Wednesday, October 15, 2014

For a VERY good time, stream Álex de la Iglesia's WITCHING & BITCHING

Feminism (in a pretty odd manner, I grant you), parenting, horror, comedy, and Spain's current economic crisis make wonderfully strange bedfellows in Álex de la Iglesia's newest genre jumper, the delightfully wicked and funny WITCHING & BITCHING. De la Iglesia, pictured below, has always been a kind of throwback -- to genres and decades past -- yet he does this with such enjoyment and full-out capacity to entertain that his movies are often near-irresistible because they are so much fun. This new one certainly is.

The filmmaker is in fine fettle as he tells the tale of a gold heist gone terribly, hilariously awry, and a "getaway" that takes our rather feeble-minded heroes into the home of a coven of witches who are planning a very big and well-attended bar-be-cue bash, with our boys providing the main dish. In that getaway car is our hero (hot guy, Hugo Silva, below, and yes he's dressed as Jesus Christ: costuming is part of the fun of the opening scene)-- separated from his wife and constantly bitching about her behavior (men against women is a very prominent theme here), with the director coming down on neither side -- who brings his little boy to the heist, in order to spend more quality time with the kid.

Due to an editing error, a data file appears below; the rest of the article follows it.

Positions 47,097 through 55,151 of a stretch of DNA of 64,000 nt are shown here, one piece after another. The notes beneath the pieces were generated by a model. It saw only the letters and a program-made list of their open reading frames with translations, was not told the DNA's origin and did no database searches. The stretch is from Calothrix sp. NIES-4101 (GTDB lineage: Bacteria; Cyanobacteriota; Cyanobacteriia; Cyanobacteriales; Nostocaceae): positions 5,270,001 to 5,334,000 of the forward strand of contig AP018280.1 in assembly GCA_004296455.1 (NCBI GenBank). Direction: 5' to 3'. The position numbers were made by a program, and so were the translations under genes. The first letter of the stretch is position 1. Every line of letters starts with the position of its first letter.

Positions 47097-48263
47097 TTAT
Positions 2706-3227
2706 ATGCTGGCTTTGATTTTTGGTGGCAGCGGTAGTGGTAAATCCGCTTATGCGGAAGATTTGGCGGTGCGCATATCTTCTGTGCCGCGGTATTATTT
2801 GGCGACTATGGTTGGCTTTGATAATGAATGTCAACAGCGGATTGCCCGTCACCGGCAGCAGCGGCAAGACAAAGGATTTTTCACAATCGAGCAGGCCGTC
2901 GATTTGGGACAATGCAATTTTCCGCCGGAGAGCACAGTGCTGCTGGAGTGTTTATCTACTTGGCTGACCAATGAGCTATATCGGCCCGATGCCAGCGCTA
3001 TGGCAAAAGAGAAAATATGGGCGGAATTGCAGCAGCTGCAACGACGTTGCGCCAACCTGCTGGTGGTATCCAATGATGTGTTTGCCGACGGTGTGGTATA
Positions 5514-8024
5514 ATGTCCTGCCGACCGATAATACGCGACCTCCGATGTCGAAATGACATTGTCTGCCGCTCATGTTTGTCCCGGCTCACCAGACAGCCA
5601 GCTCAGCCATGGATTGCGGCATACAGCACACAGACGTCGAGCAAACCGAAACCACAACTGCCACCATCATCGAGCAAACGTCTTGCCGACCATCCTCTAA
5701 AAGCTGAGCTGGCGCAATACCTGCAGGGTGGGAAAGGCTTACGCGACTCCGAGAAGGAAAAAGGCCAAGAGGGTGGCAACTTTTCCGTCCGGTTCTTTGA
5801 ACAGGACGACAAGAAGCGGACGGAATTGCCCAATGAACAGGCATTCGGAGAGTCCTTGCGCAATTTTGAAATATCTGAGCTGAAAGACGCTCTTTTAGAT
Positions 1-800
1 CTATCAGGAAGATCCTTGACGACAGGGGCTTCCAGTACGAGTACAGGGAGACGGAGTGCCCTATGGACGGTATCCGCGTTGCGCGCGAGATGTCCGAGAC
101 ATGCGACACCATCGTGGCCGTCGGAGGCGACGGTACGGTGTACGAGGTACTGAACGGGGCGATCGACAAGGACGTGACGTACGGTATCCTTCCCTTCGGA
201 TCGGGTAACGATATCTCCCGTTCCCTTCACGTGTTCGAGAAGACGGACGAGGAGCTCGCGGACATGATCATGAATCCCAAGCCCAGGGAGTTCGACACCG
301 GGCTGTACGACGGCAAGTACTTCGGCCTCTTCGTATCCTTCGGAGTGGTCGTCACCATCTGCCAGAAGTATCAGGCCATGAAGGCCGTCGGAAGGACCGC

Also along for the ride is the hero's not-too-swift assistant, whom he barely knows and who spends his time complaining about his uber-sexy girlfriend and his having to perform sexual acts far too often; the driver whose cab the two robbers have hijacked; and that cab's poor passenger, who only wants to get to a nearby city because of a possible job opportunity. In Spain's current economy, your heart will go out to this terribly put-upon passenger.

The witches are a nasty, funny and -- in one case, Carolina Bang (above)-- gorgeous, and their leader is played by the fabulous Spanish actress Carmen Maura (center, left, below), who brings her usual vitality and crazy specificity to the role. The men here are often so misogynistic that the movie can't help but seem feminist with men this stupid, and yet de la Iglesias balances things out by having the witches brand of feminism so crudely anti-male and over-the-top (the movie's "monster" is indeed something to see) that it keeps you quite off balance.

The special effects are so bound into the story told here that they seem both amazing and old-fashioned, and the filmmaker's sense of fun and frolic manages to overwhelm everything in its path. Overall, in fact, at this point in their careers, I'd have to rate de la Iglesias slightly above Guillermo del Toro so far as genuinely effective, thought-provoking and entertaining movies are concerned. Witching & Bitching -- from IFC Midnight, running 113 minutes, and which was called Las brujas de Zugarramurdi in its original language -- became available to stream on Netflix only yesterday, October 14, so watch it soon and weigh in with your opinion.

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